A Stabilizing Device

I was sitting in my office one afternoon when my phone rang. On the other end was a woman I did not know, but she knew of me. She had heard that I was beginning to help adoptive and foster families at the church and was given my number.

As we talked, her story unfolded. She was clearly distressed. Their daughter was seven when they adopted her, five full years ago. But rather than getting easier, challenges were growing.

“I’m done.” She said “I don’t think we can do this anymore. We have tried everything. We have been to a psychologist and have completed all of the classes offered by our health provider; we even did family counseling.”

“It’s not helping."

“Nothing seems to help.”

“And the boys... I have two biological sons. The stress it has brought into the home....what do we do if we just can’t do it? What does that look like?”

If I could describe the feeling in one word, it would be defeat. She sounded defeated. It was clear she was not lacking love, nor good intentions. She was sharp, motivated and well informed. My heart broke for this family.

My brother, who is a law enforcement officer, told me once that if you see someone drowning, NEVER just jump in after them, because you will both drown. A drowning person, driven by fear and reflexes, will try to stay above water by pushing the other person down. It is a survival instinct. To save someone from drowning you must have something to throw them: a rope or an object that can stabilize them. She needed a stabilizing device. Her timing was perfect. We were in the process of launching our first TBRI (Trust Based Relational Intervention) Class at Bayside. I invited her to the class and prayed with her on the phone.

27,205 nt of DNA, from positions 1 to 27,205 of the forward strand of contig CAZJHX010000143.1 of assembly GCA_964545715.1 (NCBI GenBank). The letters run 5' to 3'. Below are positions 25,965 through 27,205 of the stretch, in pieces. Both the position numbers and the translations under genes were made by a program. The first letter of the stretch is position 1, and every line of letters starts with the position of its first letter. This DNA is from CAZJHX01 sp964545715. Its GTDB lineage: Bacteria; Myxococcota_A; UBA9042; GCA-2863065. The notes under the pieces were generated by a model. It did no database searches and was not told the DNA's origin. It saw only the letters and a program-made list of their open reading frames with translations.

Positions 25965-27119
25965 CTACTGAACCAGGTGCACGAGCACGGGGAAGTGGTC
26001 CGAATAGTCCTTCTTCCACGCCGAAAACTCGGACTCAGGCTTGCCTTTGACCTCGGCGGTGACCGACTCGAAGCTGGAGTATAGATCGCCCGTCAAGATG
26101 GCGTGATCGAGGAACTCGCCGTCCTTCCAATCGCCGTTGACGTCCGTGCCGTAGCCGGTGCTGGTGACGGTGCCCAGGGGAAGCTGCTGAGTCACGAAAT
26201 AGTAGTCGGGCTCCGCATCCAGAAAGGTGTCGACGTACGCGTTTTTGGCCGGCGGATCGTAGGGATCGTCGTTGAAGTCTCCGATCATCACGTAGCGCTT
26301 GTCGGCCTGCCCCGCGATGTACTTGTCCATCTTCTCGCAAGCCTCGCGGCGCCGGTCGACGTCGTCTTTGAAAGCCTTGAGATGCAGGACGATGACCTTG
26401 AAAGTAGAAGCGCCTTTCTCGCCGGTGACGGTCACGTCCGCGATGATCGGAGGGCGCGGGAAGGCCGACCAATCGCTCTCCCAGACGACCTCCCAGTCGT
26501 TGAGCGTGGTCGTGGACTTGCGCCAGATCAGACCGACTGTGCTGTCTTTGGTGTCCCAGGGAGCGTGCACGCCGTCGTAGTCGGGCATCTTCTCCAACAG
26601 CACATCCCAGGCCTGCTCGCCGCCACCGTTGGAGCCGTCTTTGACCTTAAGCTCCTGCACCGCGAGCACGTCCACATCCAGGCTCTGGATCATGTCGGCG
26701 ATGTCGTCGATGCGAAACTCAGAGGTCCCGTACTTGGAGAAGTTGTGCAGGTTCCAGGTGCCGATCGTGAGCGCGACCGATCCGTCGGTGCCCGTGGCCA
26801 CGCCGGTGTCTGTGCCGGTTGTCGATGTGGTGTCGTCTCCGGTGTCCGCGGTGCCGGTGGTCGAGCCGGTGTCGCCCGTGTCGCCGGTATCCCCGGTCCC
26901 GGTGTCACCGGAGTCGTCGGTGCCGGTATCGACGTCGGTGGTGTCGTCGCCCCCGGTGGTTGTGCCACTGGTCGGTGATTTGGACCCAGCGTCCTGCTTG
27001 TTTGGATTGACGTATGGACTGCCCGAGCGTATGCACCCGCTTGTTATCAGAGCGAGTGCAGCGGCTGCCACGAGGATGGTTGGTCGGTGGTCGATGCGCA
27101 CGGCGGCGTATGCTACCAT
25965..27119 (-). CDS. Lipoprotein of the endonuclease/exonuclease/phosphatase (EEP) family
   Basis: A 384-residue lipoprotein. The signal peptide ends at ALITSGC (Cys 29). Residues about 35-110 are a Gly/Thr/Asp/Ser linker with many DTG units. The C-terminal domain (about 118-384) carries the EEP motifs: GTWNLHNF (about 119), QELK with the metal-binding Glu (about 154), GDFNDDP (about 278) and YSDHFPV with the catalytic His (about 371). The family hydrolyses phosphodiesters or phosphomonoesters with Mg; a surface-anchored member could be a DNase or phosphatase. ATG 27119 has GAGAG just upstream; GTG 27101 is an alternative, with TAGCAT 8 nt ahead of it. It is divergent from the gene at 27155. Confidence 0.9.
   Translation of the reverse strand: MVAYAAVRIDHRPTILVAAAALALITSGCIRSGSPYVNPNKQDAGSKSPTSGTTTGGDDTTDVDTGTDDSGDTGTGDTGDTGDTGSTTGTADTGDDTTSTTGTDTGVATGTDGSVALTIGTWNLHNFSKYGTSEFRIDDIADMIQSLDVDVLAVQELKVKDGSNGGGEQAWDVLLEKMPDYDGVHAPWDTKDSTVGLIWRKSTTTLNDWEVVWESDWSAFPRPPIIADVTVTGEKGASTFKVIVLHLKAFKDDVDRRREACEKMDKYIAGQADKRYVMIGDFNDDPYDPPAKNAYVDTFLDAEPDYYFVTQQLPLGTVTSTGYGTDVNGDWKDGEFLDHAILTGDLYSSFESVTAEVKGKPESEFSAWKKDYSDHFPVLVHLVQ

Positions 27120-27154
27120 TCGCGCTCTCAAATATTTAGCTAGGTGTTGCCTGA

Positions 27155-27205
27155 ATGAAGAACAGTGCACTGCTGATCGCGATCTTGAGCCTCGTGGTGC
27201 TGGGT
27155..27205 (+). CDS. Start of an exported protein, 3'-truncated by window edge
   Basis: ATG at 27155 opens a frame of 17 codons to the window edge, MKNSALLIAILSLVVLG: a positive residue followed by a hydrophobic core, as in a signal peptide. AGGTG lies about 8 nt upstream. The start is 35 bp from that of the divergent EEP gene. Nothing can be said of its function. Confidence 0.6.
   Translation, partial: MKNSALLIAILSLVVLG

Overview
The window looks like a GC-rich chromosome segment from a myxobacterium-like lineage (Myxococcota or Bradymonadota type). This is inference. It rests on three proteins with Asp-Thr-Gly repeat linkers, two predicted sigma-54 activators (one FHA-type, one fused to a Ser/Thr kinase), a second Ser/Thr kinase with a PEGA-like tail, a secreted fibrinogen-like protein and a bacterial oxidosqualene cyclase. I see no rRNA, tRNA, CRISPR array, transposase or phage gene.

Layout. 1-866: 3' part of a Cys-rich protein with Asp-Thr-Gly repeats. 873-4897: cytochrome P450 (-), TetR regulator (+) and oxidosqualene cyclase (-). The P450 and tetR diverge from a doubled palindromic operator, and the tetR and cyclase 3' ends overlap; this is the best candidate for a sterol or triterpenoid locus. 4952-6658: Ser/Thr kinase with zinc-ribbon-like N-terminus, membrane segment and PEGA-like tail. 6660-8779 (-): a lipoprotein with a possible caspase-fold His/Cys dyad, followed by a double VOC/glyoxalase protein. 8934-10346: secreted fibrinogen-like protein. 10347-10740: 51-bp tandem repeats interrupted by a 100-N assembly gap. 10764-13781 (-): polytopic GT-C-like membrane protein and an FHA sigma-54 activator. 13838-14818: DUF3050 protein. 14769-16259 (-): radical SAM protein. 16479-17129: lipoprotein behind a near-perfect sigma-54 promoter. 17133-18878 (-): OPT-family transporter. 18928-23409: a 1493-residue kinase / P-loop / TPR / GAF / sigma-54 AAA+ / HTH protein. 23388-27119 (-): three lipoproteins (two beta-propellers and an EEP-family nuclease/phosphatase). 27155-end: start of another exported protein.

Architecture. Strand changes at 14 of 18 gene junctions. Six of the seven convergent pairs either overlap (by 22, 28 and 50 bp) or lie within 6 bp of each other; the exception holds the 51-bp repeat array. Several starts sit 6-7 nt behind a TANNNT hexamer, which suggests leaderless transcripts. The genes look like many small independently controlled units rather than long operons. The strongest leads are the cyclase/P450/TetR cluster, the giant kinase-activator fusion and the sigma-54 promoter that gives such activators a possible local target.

As I have been embracing the teaching and research of Karin Purvis, who developed TBRI, there is one thing I know for sure. As Karen would say, “There is hope and healing for every child.” I believe that with all of my heart. The first night of the training she was one of the first ones to arrive. We introduced the basic concepts and, at different points, invited families and individuals to talk around the tables. At the end of the class, as I talked with a couple, out of the corner of my eye I could see Sara standing off to my left. She waited until I was done talking with the others then, as the room emptied, she came to me and simply said “I think I just needed to remember there was hope.”

Don’t we all?

The next week Sara was back, this time with her husband. The training has three parts: Connecting, Empowering and Correcting. So far, we have only completed part one – Connecting. Even though we are only 1/3 of the way into the study, I asked Sara how TBRI was impacting her home. She said that most of their previous therapy and training was geared to